Embracing Journaling: Making Journaling a Habit

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The science is clear on the benefits of journaling and why embracing journaling and making it a habit is a good idea. But that doesn’t mean that journaling has to be difficult or weigh us down, according to Ikia Young, LPC, MHR, MBA.

Ikia presented a webinar for All Counseling on the topic of embracing journaling. Here’s just some of what we learned about making journaling a habit.

Understand the Benefits

Ikia began her presentation by reviewing some of the key benefits of journaling. After all, if you want to establish a journaling habit, you have to understand why the practice is important to you. 

Benefits of journaling she identified include:

  • Accepting that our worldview can be distorted and other views may be worth consideration
  • Aligning your feelings and actions
  • Identifying goals and planning how to accomplish them
  • Helping us learn
  • Reaching clarity on issues bothering us or ideas
  • Establishing a relationship with ourselves
  • Working through concerns or issues
  • Creating self-awareness
  • Practicing mindfulness
  • Building emotional resilience
  • Evaluating the quality of ideas
  • Reducing stress
  • Improving physical and emotional well-being

Overall, Ikia said journaling helps you get your feelings out of your head and onto paper so you can process them better.

Recognize Journaling Types

One of the things Ikia said people don’t necessarily recognize is that journaling doesn’t have to be sitting down and writing pages of words. This concept of journaling is why some people are overwhelmed by it. Journaling can be sentences and paragraphs on paper, but it doesn’t have to be, she said.

Types of journaling include:

  • Logging ideas or intake or output, like in a quote or food journal or even a check register
  • Taking notes, like at work or in the classroom, when you want to remember something
  • Tracking progress toward goals
  • Listing what you’re grateful for each day
  • Drawing or creating some type of art
  • Creating a list of things you want to check off
  • Documenting ideas you want to share with your partner

Journaling can look like many things, and it can be electronic or digital. The most important thing, Ikia said, is to find an approach that works for you.

Build a Routine

The thing about a habit is that you need to do it more often than not. Embracing journaling and building a habit means planning to journal every day. To do that, you must make it part of your routine. 

To build a routine, you should plan when, where, and for how long you’re going to journal, then you should strive to do it every day, Ikia said. Once you start journaling daily, you’ll be motivated not to break the chain. You’ll continue journaling daily until it’s just something you do.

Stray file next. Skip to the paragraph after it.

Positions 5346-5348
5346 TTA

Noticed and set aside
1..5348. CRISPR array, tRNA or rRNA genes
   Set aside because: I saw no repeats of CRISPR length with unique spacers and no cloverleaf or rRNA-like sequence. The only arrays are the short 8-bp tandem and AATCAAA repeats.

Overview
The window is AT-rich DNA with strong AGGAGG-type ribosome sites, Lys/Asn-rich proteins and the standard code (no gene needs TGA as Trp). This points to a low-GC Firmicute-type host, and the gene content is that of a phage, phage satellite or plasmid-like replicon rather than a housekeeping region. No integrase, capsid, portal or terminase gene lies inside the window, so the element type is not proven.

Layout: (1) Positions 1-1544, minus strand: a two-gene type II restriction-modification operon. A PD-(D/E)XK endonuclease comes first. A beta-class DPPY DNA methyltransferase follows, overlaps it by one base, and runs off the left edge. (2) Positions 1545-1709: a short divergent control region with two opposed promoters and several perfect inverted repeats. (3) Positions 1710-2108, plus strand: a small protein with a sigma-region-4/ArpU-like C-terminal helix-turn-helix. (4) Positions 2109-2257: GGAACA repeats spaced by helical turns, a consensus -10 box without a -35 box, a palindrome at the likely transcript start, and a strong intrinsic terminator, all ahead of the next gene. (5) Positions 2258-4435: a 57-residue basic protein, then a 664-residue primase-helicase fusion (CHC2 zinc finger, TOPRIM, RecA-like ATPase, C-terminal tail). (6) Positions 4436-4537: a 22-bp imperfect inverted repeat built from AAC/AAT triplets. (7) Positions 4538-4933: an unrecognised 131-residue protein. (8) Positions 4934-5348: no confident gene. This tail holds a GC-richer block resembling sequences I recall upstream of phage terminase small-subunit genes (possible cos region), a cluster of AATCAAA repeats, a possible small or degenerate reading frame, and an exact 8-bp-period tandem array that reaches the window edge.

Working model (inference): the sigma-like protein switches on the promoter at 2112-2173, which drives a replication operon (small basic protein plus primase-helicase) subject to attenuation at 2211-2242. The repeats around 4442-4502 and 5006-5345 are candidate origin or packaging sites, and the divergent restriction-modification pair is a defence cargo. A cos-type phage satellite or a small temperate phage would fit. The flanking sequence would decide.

You can help build a routine, Ikia said, by leaving your journal somewhere you know you’ll see it and take action. For example, put your journal and pen on your pillow or leave it in your office chair, she said. Just the placement will help nudge you to take action.

Keep It Small

“Small changes can equal remarkable results,” Ikia said. Your journaling habit doesn’t have to be huge or complex to be meaningful or valuable. 

Ikia encourages practicing the law of marginal gain with journaling. It’s the theory that something small but significant can result in monumental results, she said.

To apply this to embracing journaling, Ikia said you can commit to just writing a sentence a day at first, understanding that one sentence a day can help you build a bigger habit that will really serve you.

Use Prompts

One thing that often stops people from journaling is that they don’t know what to write about. They’re overwhelmed by the idea of the blank page or screen. In those cases, Ikia said journaling prompts can be super helpful.

Journaling prompts are short questions or statements that give you a sort of writing assignment for the day. Here are more than 550 journaling prompts for when you’re out of ideas.

Note the Changes

Once you begin to see the changes in your life, or how you’ve reaped the benefits of journaling, you’ll be more likely to consider the practice, Ikia said. So, take note of how journaling is helping you or changing how you think, feel, and behave. It will motivate you to continue.

Learn More About Embracing Journaling

This post is meant to provide a high-level overview of our discussion with Ikia Young on embracing journaling. If you want to benefit from the entire talk, including hearing Ikia’s amazing examples, watch the full webinar below.

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